Garbage’s Shirley Manson Reveals How Rock Heavyweights Made Her ‘A Submissive Dog’

8
51

Garbage singer Shirley Manson was asked in a new Yahoo interview if she has ever been discriminated against, or in general treated poorly, because of her gender in the music industry.

“I feel like it happens to women every day, in really subtle ways. As Anna said so rightly, often you can be slow yourself to detect it, to have a clarity about what has happened. You’re not always aware of that when all the male record execs are commenting on your hairstyle. It’s only a few years later that I’m thinking, ‘What the f***? What’s my hair got to do with you? You wouldn’t be talking about a male artist in this way!’ I was an object. I was too young, and too naïve, and too vain to really detect it at the time, but now looking back, I’m like, “That was just ridiculous.” More than that, I think in business I have just been completely ignored a lot of the time by male lawyers, and managers, and business managers. Everything’s directed towards my male counterparts. They would talk to me maybe about what shoes I wanted to wear. It continues to this day.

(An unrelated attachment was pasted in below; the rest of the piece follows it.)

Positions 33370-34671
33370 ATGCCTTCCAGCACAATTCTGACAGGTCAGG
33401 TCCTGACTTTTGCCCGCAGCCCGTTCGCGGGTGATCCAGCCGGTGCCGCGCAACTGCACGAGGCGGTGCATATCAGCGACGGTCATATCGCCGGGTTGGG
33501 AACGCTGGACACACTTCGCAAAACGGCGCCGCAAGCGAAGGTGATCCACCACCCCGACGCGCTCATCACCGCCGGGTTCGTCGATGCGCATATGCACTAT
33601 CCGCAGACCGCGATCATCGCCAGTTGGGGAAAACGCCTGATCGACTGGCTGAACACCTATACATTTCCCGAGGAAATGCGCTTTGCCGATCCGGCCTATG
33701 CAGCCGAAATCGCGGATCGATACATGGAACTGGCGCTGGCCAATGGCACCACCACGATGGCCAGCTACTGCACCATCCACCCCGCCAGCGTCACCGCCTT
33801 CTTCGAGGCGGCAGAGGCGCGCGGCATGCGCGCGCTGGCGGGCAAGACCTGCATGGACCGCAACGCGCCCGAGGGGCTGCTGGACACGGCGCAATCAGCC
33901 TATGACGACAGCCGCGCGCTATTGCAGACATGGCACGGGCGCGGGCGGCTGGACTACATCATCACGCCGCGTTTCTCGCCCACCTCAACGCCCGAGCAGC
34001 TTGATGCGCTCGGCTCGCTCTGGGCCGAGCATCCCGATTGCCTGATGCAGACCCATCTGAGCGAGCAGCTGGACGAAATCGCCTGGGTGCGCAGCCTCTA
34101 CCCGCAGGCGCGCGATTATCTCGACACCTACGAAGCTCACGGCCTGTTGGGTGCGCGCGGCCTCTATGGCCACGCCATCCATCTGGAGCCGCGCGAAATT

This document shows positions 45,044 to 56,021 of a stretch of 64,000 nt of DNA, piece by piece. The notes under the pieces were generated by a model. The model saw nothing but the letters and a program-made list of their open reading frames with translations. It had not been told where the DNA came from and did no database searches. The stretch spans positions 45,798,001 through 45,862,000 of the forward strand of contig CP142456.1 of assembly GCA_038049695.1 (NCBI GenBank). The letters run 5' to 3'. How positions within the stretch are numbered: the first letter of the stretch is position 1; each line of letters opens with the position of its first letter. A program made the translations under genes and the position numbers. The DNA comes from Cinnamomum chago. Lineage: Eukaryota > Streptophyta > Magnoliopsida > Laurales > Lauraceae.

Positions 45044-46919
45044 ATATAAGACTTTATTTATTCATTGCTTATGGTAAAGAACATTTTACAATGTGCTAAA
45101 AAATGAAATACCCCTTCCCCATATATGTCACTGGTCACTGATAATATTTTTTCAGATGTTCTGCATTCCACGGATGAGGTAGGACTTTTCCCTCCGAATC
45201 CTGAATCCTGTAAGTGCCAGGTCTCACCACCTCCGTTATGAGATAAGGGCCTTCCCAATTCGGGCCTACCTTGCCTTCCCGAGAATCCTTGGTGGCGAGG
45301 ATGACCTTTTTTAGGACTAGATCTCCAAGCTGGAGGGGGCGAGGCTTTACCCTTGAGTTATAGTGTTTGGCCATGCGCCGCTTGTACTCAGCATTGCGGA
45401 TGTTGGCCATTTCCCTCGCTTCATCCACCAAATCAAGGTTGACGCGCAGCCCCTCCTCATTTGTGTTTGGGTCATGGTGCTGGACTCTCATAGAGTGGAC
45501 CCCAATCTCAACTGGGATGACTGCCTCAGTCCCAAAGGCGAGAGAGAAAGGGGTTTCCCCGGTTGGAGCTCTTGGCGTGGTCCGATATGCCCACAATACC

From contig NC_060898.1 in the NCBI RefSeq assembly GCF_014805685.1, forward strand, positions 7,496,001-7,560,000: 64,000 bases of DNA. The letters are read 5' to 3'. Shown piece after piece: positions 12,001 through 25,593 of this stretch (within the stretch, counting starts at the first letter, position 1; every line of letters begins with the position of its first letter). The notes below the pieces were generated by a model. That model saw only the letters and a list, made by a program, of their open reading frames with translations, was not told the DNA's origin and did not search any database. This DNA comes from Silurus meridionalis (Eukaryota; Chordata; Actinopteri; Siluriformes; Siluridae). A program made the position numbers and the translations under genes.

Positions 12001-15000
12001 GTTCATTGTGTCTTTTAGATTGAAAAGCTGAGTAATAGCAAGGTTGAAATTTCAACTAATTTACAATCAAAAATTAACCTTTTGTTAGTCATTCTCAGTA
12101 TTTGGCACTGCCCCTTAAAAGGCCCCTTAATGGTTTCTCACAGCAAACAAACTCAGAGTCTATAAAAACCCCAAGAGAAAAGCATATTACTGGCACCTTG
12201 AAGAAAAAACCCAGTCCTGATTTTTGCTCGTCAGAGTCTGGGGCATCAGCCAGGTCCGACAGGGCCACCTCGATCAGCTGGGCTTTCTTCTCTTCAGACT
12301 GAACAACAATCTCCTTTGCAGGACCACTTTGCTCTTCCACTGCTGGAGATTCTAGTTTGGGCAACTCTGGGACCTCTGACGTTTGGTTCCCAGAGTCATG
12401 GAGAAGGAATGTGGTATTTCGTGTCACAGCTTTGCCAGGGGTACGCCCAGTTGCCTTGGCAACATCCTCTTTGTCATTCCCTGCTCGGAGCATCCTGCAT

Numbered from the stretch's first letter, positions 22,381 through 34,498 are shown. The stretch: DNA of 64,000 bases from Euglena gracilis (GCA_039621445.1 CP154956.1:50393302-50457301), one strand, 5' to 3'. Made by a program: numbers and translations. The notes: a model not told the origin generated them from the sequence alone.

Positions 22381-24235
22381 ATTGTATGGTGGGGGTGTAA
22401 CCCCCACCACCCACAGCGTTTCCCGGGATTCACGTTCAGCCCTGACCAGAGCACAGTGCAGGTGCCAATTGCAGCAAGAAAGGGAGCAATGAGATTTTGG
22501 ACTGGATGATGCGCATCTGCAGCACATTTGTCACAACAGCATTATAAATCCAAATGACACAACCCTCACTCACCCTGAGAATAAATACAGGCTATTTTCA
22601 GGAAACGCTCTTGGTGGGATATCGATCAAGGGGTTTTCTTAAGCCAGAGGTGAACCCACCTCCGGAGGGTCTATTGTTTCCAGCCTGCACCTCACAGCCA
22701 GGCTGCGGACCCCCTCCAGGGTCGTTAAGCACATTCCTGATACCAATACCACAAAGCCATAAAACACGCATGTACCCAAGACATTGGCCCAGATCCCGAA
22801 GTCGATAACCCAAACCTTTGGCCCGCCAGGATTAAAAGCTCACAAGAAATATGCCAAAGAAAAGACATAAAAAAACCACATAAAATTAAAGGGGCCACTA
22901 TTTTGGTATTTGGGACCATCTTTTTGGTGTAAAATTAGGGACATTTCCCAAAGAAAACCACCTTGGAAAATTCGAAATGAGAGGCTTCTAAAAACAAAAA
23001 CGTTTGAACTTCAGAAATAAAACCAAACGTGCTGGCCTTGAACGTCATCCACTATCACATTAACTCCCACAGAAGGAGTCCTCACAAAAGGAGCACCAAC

She later said, “I’m very aware that during the very first part of my career, I played submissive dog all the time. I wouldn’t come into a work situation and say, ‘This hi-hat doesn’t sound good to me.’ I would fudge the margins and deliberately dumb myself down, use simple language and try not to be threatening. I would never take ownership over any directive. I knew that if I didn’t act like a submissive dog, I wouldn’t get what I wanted. Men don’t have to do that; women continue to have to do that often. You’ll see it in a lot of female execs. They’re very fun, and energetic. I feel that that’s methodology to get what they want, but men can be as grumpy and unpleasant as they wish and nobody has a word to say about it. If a woman acts that way, she’s a c***, literally. She’s a “bossy c***.”